Listening to Joe Biden’s press conference, one would think he played an integral role in the cease-fire that is now in effect between Israel and Hamas. He even thanked Egypt for the “role” they played in brokering it. But the White House and American mainstream media are the only ones giving kudos to the President for anything other than a supporting role in the negotiations. According to Israel, Hamas, and Egypt, it was the United States that was the support player in the negotiations.
Biden’s press conference continuously referenced calls that he had made � half-a-dozen � with Israeli Prime Minister Benjamin Netanyahu. But word from the Israeli government quietly indicates that Biden was trying to broker concessions for the Palestinians and was terse with Netanyahu over the latter’s unwillingness to give in to demands from a force that provoked the conflict in the first place. The final agreement, brokered by the Egyptians, was an unconditional cease-fire.
As Fox News reported, “Biden tries to claim credit for cease-fire between Israel and Hamas“:
President Biden sought to take credit for a cease-fire Thursday between Israel and Hamas, despite reports that it was Egypt that brokered the peace.
Biden, who spoke at the White House, included a sentence in his remarks commending Egyptian officials for their “critical role” in ending the fighting. But he repeatedly emphasized the intensive work he said was done by his own administration.
“Over the last 11 days, I spoke with the prime minister six times. I’ve also spoken with President Abbas and the Palestinian Authority more the once and part of our intense diplomatic engagement,” Biden said, “And I want to also thank secretary of state, the secretary of defense, our national security adviser, and everyone on our team for their incredible efforts to bring this about, this outcome that we’re about to see.***Support The Liberty Daily and Mike Lindell -- use code TLD at MyPillow.com and get up to 66% off!***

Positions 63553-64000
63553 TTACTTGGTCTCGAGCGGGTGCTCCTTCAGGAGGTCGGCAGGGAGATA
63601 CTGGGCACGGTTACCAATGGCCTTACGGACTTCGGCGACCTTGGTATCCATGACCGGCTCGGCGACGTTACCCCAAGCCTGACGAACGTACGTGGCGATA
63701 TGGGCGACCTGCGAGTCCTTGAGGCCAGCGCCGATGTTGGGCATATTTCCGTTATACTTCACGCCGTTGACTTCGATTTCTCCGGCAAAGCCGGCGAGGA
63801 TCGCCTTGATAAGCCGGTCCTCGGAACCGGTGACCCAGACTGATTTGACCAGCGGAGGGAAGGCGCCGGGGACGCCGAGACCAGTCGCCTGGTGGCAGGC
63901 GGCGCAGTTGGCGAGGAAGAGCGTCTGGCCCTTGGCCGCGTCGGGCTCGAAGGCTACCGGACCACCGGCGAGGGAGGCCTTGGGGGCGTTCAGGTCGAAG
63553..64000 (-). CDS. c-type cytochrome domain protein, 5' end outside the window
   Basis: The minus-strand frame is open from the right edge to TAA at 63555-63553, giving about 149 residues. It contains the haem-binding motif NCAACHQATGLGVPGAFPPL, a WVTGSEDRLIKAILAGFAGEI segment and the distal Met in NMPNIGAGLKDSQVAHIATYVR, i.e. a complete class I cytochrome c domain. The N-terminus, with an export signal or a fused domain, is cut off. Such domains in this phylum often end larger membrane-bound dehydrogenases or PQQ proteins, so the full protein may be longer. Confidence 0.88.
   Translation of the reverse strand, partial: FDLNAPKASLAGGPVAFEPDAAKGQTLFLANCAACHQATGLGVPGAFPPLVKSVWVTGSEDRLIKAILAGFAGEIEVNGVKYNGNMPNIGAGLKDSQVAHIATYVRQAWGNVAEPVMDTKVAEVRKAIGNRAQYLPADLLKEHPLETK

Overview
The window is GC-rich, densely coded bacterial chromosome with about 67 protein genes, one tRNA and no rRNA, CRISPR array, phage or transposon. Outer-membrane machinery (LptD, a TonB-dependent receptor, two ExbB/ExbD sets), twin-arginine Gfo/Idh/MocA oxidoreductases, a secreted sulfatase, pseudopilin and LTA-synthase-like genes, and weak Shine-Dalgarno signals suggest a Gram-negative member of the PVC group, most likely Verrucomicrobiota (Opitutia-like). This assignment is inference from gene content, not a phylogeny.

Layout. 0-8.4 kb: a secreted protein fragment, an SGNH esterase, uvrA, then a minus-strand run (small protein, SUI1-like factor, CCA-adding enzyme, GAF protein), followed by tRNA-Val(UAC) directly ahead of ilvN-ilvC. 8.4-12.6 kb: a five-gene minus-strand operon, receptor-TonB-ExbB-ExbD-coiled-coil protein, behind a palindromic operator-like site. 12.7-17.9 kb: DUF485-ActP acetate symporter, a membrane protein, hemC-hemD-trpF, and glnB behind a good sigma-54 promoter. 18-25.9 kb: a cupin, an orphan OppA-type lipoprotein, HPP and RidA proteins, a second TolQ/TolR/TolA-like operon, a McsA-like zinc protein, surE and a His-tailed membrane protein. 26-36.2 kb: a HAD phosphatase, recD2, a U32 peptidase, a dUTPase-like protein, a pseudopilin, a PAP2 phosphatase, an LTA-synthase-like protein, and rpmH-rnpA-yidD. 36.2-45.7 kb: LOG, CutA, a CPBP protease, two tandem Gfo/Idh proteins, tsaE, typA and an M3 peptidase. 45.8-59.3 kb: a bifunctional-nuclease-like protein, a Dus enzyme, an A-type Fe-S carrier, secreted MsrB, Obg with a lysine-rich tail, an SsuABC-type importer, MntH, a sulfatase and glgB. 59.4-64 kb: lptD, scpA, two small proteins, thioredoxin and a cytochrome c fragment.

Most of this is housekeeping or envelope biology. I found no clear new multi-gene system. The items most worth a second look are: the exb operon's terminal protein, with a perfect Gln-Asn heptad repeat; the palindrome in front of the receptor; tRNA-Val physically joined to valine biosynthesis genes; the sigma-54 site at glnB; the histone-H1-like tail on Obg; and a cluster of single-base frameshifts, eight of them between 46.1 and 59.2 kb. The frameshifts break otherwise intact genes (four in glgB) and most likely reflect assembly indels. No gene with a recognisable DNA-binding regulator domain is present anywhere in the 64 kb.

“You know, we’ve held intensive, high-level discussions, hour by hour, literally, Egypt, the Palestinian Authority and other Middle Eastern countries, with an aim of avoiding this sort of prolonged conflict we’ve seen in previous years when the hostilities have broken out.”
Based on Israel’s actions, it’s clear they knew who had actually brokered the cease-fire. According to the Jewish news channel Arutz Sheva, Israel thanked Egypt first before announcing the cease-fire to the press. Calls to the White House were made after the agreement was announced to the world.
The Qatari-based�Al Jazeera�network reports that Israel has informed the Egyptian government of its intention to end Operation Guardian of the walls and reach a cease-fire with the Hamas terrorist organization.
Despite Biden’s limited role in negotiations, American mainstream media is already trying to portray him as a master statesman and crucial negotiator whose mere presence on the phone was enough to bring the sides together. According to a gushing NBC News: